In close on three decades of reporting on New Zealand cricket, today's performance was the worst these eyes have witnessed.
There have been sessions, or partial sessions, down the years for which the eyes needed to be averted, even as recently as last season.
But this was a full six and a half hours in which everything went wrong. After the batting shambles, the bowling wasn't good enough, some of the fielding schoolboyish, and that's being unkind to the youngsters.
Certainly, South Africa's formidably strong, and complementary, quick bowlers, Dale Steyn, Vernon Philander and Morne Morkel, can, and have, made life difficult for the best batting lineups.
In rolling New Zealand for their third worst test total, and the lowest in the last 38 years of test cricket, they turned the visitors' batting to spinach.
Philander, in particular, was unquestionably outstanding. Five wickets in your first 25 balls at a personal cost of four runs is exceptional in anyone's book. Steyn and Morkel did their part.
But New Zealand's batting was collectively wretched. Inability to cover the area on and around their off stump helped make life easier for the bowlers.
No one had the ability or mental strength to hunker down and occupy the crease. They simply never got a toehold on the game in the morning session.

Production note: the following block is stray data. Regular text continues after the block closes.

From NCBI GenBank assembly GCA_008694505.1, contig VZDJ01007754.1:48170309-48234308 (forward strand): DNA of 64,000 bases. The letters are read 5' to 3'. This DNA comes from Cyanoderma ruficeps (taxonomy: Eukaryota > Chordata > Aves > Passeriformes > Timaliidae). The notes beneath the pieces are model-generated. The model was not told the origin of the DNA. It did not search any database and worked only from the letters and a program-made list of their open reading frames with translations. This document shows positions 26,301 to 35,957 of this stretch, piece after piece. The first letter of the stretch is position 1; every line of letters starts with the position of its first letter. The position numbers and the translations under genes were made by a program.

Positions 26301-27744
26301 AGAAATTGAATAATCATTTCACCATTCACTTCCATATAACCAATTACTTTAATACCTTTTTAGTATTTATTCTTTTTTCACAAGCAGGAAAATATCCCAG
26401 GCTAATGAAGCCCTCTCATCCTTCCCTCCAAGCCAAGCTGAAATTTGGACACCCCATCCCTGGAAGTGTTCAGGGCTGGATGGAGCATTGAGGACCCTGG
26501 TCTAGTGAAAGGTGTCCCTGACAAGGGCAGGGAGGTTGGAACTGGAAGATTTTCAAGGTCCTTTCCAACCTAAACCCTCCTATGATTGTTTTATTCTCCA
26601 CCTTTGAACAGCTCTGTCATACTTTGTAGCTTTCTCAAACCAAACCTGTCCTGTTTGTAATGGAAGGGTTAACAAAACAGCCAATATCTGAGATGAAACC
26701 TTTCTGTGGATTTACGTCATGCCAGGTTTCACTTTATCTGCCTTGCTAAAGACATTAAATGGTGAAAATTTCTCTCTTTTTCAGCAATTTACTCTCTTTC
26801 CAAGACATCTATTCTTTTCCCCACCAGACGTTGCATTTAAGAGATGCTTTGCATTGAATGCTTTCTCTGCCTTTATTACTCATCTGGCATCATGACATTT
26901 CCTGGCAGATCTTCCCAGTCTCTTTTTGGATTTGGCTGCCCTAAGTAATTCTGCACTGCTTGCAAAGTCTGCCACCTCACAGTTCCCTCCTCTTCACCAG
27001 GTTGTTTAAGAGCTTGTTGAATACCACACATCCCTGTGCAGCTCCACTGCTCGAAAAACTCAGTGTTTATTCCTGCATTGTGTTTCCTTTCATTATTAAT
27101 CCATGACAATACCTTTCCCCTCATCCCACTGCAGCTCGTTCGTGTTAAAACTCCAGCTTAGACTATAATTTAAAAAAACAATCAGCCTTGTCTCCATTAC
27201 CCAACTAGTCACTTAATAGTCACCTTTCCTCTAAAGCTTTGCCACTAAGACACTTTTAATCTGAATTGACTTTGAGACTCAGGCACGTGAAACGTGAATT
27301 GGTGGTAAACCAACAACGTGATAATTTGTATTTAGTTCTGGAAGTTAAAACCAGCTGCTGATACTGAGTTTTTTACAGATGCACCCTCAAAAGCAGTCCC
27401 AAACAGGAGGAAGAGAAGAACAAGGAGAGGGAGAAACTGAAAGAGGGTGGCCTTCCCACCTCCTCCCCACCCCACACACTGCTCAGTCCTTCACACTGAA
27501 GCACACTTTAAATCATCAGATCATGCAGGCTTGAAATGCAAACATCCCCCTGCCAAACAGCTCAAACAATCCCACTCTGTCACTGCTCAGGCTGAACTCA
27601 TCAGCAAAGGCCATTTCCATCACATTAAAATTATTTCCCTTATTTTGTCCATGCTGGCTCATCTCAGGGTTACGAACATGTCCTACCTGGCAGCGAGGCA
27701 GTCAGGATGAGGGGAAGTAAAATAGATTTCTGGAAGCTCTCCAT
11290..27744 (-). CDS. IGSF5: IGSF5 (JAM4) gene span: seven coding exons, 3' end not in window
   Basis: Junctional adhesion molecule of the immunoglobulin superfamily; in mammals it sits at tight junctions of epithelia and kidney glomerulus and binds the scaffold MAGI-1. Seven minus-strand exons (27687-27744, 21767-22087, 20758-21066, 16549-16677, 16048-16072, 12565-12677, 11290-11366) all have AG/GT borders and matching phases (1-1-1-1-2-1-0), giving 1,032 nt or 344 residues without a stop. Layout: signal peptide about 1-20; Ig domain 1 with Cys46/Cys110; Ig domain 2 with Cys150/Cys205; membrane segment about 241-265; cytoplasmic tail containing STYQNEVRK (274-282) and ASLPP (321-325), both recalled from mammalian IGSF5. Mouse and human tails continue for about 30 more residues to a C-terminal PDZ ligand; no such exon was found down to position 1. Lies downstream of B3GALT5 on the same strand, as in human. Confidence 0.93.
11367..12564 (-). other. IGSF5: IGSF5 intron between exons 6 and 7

Once the slide began, there was no one capable of halting the rot.
New Zealand managed a total of five fours in the innings. Later in the day, Doug Bracewell conceded 13 on his own as South Africa surged to a 200-plus lead by stumps on day one.
South African officials were fretting over whether New Zealand would be truly competitive, thinking in financial return terms over the scheduled last two days of the match.
Their worst fears were realised.
It was a truly depressing day, and with all the national anger over New Zealand Cricket's handling of the dumping of former captain Ross Taylor, came at precisely the worst possible time. That cannot be overstated, from the perspective of the team's management and the national administrators.
New Zealand's players needed to present a united front, to stand firm and fight to prove a point. Instead they melted away, like ice cream on a summer's day.
Newlands is among the world's premier grounds. The setting is superb, there wasn't a cloud in the sky. A near full house turned up.
But before the end of the day they'd tuned out. They'd hoped for a contest, and got a rout, even if their side was doing the damage. Even that can only sustain interest for so long.
''What have YOU done today?" a spectator shouted at the New Zealand players as they sheepishly headed for the bus after stumps.
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